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Why Evaluate Teachers and Doctors Differently?

It's become a mantra of reformers that the quality of teachers is the single most important in-school factor in student performance. If so, is the quality of doctors the single most important in-office factor in patient health? This question passed my mind after I read a letter to the editor written by Richard Amerling, M.D., director of the Association of American Physicians and Surgeons, that was published in The Wall Street Journal ("Better Use of Medical Records Is Good as Far as It Goes," Sept. 26).

Although Amerling's remarks were about the practice of medicine in this country, they could just as easily have been about classroom teaching: "Assuming health outcomes can be accurately assessed (and this is a huge assumption), the greatest factor affecting them is the underlying health status of the patient. Outcome reporting, and ultimately 'payment for performance,' will inevitably lead to cherry-picking of healthier patients by doctors, hospitals and all the new Accountable Care Organizations created by the administration."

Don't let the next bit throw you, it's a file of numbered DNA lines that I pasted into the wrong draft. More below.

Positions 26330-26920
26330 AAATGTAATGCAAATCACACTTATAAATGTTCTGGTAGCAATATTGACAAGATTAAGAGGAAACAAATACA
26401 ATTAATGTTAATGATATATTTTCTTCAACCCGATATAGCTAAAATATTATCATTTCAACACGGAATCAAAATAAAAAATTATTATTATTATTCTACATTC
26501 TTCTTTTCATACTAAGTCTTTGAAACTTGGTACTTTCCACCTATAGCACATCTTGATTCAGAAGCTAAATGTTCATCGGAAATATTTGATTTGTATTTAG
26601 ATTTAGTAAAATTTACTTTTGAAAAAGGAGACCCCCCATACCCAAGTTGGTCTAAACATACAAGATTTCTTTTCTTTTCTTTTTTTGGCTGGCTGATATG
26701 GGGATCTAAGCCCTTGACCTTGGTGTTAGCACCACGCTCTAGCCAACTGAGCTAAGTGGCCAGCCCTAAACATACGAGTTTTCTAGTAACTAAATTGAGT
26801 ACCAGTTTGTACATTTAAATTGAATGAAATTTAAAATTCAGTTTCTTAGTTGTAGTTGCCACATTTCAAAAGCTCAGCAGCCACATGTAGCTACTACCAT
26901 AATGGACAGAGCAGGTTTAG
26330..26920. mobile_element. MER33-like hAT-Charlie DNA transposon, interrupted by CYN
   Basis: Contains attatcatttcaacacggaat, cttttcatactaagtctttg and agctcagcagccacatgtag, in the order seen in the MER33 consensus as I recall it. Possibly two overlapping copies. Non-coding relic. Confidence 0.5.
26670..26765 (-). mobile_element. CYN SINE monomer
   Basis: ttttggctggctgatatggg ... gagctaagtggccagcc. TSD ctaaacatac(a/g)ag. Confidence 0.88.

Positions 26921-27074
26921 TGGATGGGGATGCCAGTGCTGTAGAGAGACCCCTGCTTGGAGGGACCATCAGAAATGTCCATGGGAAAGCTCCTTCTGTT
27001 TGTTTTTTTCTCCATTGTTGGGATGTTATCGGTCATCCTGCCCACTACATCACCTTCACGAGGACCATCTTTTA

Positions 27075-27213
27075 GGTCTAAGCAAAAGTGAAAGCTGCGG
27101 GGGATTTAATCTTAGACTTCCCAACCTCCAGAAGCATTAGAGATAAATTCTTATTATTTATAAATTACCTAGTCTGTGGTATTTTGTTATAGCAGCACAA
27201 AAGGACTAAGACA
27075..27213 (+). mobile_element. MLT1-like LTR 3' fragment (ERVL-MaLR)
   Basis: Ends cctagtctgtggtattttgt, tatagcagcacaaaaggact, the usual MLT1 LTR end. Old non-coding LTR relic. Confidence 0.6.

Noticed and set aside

At last, a magisterial voice outside of teaching unwittingly weighs in on the inherent flaw in the educational accountability movement. To wit: Why is there a double standard in judging doctors and teachers? If even the best doctors are not expected to overcome the "underlying health status" of their patients, then why are teachers expected to overcome the underlying conditions in the lives of their students? To put the matter differently, doctors are not seen as miracle workers, but teachers somehow are. Why is that so?

Amerling also correctly predicts that paying doctors on the basis of the outcomes with their patients will inescapably lead to cherry-picking of healthier patients. If schools are privatized and allowed to compete, as reformers want, why won't they engage in the same selective admission of students? This is particularly likely to happen if teachers are paid on the basis of their performance. The only reason it is not happening now is that public schools by law must admit virtually all students who show up at their doors.

The good doctor urges restoration of the physician-patient relationship, which he rightly recognizes as the "cornerstone of high quality, affordable care." By the same token, I urge reformers to place far greater weight on the teacher-student relationship, which I maintain is the sine qua non of a quality education.

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